Give to the CDL

Note: You will now be forwarded to the U of I Foundation secure website to enter your payment information.

About the funds

Playground Renovation Fund

Playgrounds serve an essential role in the social, emotional, cognitive, and physical well-being of children during the early childhood years. It is a natural tool for children to develop resiliency as they learn to cooperate, overcome challenges, and negotiate with others. Regular access to high quality outdoor play spaces is positively related to children’s overall health status. At the Early Child Development Laboratory, there are two playgrounds in need of renovation. One space allows for our infants and toddlers to play, while the other allows for our two year old children to engage in large motor activity. Gifts to the playground fund will allow the CDL to create an outdoor learning environment in which both young learners (children enrolled in the CDL program) and adult learners (college students, instructors, researchers) can grow and expand their horizons together.

Child Development Laboratory Fund

Gifts of all sizes to support the Child Development Laboratory fund are imperative to create immediate and positive impacts.  Contributions to this fund support initiatives such as:

1) Scholarship Funds for Children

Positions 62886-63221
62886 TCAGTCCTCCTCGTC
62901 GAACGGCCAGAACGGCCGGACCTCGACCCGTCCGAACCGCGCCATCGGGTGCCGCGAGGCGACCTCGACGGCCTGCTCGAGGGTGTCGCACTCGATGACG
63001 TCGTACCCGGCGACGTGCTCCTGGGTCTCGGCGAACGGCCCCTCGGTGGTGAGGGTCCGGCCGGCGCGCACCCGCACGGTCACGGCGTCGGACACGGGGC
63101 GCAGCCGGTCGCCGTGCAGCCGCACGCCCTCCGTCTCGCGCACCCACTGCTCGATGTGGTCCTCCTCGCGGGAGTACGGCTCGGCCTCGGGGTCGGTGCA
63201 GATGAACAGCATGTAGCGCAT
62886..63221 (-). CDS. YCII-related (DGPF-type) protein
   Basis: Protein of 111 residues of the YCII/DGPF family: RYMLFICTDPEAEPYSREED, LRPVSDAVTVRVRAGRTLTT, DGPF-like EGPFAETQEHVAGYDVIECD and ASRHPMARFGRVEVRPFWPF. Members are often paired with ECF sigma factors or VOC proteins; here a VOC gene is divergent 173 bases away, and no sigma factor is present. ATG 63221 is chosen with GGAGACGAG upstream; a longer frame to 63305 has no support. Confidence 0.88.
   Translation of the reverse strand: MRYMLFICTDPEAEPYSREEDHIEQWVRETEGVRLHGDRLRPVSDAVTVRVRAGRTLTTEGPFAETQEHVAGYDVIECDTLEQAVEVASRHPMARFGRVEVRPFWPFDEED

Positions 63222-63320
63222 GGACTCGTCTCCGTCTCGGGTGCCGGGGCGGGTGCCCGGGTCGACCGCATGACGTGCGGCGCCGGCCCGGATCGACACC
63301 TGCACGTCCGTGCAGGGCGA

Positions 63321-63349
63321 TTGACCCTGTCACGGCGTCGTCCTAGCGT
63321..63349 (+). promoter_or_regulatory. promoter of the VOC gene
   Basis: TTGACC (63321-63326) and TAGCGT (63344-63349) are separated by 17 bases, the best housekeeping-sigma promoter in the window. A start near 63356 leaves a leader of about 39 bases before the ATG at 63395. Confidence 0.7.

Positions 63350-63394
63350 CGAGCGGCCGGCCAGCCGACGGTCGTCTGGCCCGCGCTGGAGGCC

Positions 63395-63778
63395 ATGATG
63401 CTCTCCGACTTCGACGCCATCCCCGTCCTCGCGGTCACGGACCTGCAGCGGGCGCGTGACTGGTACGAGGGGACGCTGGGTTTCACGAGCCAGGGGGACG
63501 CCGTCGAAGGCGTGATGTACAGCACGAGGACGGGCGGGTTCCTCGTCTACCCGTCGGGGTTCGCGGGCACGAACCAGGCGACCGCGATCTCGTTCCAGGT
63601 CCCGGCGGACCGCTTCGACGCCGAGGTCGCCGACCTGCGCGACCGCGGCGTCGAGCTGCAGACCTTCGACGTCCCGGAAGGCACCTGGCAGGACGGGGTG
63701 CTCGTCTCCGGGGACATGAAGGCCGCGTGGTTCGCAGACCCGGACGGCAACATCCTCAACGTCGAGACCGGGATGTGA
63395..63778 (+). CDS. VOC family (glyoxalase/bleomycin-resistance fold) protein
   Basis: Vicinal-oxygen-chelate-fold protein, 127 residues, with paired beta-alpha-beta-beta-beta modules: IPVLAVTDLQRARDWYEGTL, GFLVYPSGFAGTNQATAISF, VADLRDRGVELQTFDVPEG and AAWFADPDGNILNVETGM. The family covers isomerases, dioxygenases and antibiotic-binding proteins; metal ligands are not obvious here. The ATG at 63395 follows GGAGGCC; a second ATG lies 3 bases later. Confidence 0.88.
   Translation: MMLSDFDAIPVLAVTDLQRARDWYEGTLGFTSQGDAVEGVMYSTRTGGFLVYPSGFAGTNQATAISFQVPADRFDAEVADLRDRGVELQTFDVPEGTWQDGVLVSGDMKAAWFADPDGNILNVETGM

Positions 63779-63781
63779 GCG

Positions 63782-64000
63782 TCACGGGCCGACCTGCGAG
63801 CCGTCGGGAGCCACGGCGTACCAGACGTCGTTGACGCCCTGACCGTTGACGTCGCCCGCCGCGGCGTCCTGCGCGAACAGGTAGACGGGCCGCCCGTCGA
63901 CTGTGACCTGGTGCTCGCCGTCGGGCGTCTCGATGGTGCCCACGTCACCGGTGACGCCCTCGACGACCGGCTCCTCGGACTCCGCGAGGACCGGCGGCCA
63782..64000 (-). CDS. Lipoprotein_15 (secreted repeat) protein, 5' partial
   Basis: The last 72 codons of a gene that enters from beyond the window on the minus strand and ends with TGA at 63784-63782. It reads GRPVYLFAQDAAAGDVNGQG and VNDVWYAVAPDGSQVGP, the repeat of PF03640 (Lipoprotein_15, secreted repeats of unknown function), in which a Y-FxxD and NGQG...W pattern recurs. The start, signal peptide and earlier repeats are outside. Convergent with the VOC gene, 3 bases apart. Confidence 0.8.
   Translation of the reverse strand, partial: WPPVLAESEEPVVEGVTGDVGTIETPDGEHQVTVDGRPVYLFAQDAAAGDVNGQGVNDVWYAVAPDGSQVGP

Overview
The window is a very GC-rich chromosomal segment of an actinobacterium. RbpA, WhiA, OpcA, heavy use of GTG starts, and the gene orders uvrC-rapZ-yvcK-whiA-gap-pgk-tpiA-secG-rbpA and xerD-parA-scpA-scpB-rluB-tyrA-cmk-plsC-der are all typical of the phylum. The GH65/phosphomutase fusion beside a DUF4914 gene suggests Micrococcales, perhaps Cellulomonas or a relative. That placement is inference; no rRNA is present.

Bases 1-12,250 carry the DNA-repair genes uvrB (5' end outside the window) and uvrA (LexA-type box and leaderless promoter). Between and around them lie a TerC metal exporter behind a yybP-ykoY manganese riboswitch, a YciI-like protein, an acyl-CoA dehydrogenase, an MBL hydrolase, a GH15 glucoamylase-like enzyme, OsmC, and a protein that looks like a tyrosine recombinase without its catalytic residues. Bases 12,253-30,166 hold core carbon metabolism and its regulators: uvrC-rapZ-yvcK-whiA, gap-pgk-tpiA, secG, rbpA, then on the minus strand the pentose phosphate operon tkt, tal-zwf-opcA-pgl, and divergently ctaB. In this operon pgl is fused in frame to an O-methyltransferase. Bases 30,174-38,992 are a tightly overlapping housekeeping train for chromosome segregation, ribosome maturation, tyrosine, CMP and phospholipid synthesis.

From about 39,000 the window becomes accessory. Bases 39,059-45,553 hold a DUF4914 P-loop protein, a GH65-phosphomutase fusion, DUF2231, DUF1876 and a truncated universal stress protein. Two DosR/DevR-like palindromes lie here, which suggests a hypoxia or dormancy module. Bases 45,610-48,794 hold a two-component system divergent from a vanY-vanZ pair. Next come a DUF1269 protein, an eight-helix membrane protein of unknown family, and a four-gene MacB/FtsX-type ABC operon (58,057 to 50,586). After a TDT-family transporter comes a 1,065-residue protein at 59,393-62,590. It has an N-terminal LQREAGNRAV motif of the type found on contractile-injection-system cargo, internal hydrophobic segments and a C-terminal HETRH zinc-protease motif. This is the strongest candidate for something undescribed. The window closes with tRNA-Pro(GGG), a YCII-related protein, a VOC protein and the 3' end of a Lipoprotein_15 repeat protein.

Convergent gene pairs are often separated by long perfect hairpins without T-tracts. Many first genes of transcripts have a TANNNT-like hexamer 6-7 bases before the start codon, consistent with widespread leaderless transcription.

Access, both availability and affordability, to high-quality early care and education programs plays a significant role in facilitating young children’s positive growth across all developmental domains (i.e., social, emotional, cognitive, physical, etc.). There is robust research literature indicating that access to high-quality, intensive early care and education programs is especially important for low-income children, with lasting positive effects such as greater school success, higher graduation rates, lower juvenile crime, decreased need for special education services later, and lower adolescent pregnancy rates.

2) Professional Development Funds

The CDL program is fortunate to have highly skilled and well-educated teachers working in our classrooms who are able to implement what science informs us is “best practices” in early care and education classrooms. Professional development is an ongoing process that prepares early childhood educators to develop and expand upon their skills and knowledge for teachers at all levels of the career trajectories.  There is a growing body of research suggesting that early childhood professionals benefit greatly from professional development opportunities beyond minimal training—and that these benefits are passed on to the children in their care and classrooms.

3) Learning Equipment

Young children make many connections when they participate in meaningful activities in classroom environments that include integrated activities and connect several types of learning.  Such experiences provide the types of stimulation needed for several aspects of brain development.  The types of equipment and learning tools available in early childhood classrooms support such integrated learning when they are readily accessible to the children, and appropriate for the developmental levels of the children within the environments.